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May 26, 1978 - Image 5

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Publication:
Michigan Daily, 1978-05-26

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The Michigan Daily-Friday, May 26, 1978-Page 5

PLYMOUTH HEAD TO FOLLOW COURT ORDER:
Rosen pledges quick changes

By MICHAEL ARKUSH
David Rosen, new acting director at
the Plymouth Center for Human
Development, yesterday pledged to
quickly implement court-ordered
changes to improve conditions at the
institution.
Rosen, who replaced acting director
Evelyn Provitt several days ago, said
his staff will "hire more key people in
high administrative posts to oversee a
total program of solving the abuse
situation at the center."
ORDERED BY Federal District
Court Judge Charles Joiner to report
any charges of abuse, a Plymouth
monitoring group disclosed Tuesday
that residents in two halls at the center
still live in smelly and noisy conditions.
The group also reported the center's
failure to reduce the staff-resident ratio
to one to four during the day.
Rosen defended the Provitt ad-
ministration for attempting to hire as
many qualified attendants as possible.
"I BELIEVE we could have hired 271
if we were willing to give up quality for
quantity. We now have screening teams
who are interviewing prospective new
attendants," said Rosen.
Other allegations the monitoring
group made were:
* the failure of the center to initiate an
accountability system, where each at-
tendant is responsible for a certain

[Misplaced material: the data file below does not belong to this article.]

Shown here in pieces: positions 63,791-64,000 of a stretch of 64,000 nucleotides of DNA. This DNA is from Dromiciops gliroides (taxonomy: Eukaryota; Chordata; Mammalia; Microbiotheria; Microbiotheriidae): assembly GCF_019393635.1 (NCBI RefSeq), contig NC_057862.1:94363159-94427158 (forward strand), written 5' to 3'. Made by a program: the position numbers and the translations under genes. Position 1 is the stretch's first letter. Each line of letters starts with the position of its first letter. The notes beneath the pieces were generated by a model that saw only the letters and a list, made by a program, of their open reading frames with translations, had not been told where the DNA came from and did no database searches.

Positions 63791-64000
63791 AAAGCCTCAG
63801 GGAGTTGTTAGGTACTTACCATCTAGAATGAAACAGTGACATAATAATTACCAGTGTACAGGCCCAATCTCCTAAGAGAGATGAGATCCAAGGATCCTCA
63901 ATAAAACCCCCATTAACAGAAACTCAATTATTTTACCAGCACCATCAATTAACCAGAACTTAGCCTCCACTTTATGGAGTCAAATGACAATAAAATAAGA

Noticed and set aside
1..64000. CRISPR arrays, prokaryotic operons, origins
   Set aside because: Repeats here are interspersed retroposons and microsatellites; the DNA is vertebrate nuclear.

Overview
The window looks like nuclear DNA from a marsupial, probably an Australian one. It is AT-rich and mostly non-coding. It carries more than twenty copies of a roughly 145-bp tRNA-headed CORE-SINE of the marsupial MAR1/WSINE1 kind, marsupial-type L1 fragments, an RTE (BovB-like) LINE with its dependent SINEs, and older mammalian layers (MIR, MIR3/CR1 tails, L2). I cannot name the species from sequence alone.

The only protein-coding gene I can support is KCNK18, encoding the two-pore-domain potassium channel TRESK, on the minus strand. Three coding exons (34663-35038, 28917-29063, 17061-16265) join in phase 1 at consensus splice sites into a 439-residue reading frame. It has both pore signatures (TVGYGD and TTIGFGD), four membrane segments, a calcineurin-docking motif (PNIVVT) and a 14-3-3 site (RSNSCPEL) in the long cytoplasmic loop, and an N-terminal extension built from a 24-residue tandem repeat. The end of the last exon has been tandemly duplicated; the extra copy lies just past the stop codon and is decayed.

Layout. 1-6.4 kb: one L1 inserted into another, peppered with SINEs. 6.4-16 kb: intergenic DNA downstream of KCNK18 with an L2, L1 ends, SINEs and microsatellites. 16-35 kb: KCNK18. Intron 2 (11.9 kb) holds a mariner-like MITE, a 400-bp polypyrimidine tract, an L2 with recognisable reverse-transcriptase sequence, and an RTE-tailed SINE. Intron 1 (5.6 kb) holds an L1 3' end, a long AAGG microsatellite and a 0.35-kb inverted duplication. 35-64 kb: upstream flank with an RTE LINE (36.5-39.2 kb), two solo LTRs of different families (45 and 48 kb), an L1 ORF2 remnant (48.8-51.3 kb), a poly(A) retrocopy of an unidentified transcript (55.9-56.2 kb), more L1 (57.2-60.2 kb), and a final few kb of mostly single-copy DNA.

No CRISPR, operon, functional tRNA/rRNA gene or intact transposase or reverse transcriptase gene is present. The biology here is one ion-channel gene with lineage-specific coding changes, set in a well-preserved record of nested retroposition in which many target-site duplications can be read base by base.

group of residents.
* the staff's inability to separate
aggressive residents from passive
ones.

" lack of training for the institution's
attendants.
" reports of insufficient amounts of
food given to residents.
" excessive odor in two halls which for-
ced the monitors to leave the room.
The monitoring group was
established by a preliminary injunction
issued March 3 by Judge Joiner, who
ordered a series of changes for the cen-
ter.
ROSEN AGREED some of the court
orders were not being complied with
but said he would initiate prompt
changes. He also said it would be
"anywhere from a week to a month"
before the required one to four atten-
dant/residents ratio is achieved.
The new director pointed out that the
hiring process had been stalled while
dismissing incompetent attendants. He
said he feared an "overload" of atten-
dants and preferred to hire attendants
slowly to insure employing quality
workers.
Rosen said his staff is busy
evaluating the charge that residents
received inadequate amounts of food.
He said he would take harsh action if he
found someone was deliberately
withholding food from residents.
"I KNOW WE have plenty of food so
we are trying to find out how that hap-
pened," Rosen said. Rosen admitted
the two halls in Plymouth had serious
odor problems, and said his staff had
already ordered exhaust fans to clean
those halls.
Rosen said his staff was also devising
a procedure that would separate the

aggressive residents from the passive
ones. He insisted it was a very difficult
task since parents of the residents have
to be notified and residents with
illnesses can't be moved. But he
pledged to transfer the required
residents "within a week."
"Our chief psychologist said that 18
residents need to be transferred and we
are now moving to do that," said Rosen.
JOINER'S ORDER resulted from a
suit filed by the Plymouth Association
for Retarded Citizens (PARC) against
several state mental health officials,
charging them with mishandling the
abuse problem and violating the federal

state constitution.
PARC member Sandy McGuire
criticized the Provitt Administration
for failing to comply with Joiner's or-
ders.
"I can understand the problems with
hiring new attendants but I can't see
why it takes so long to get Plymouth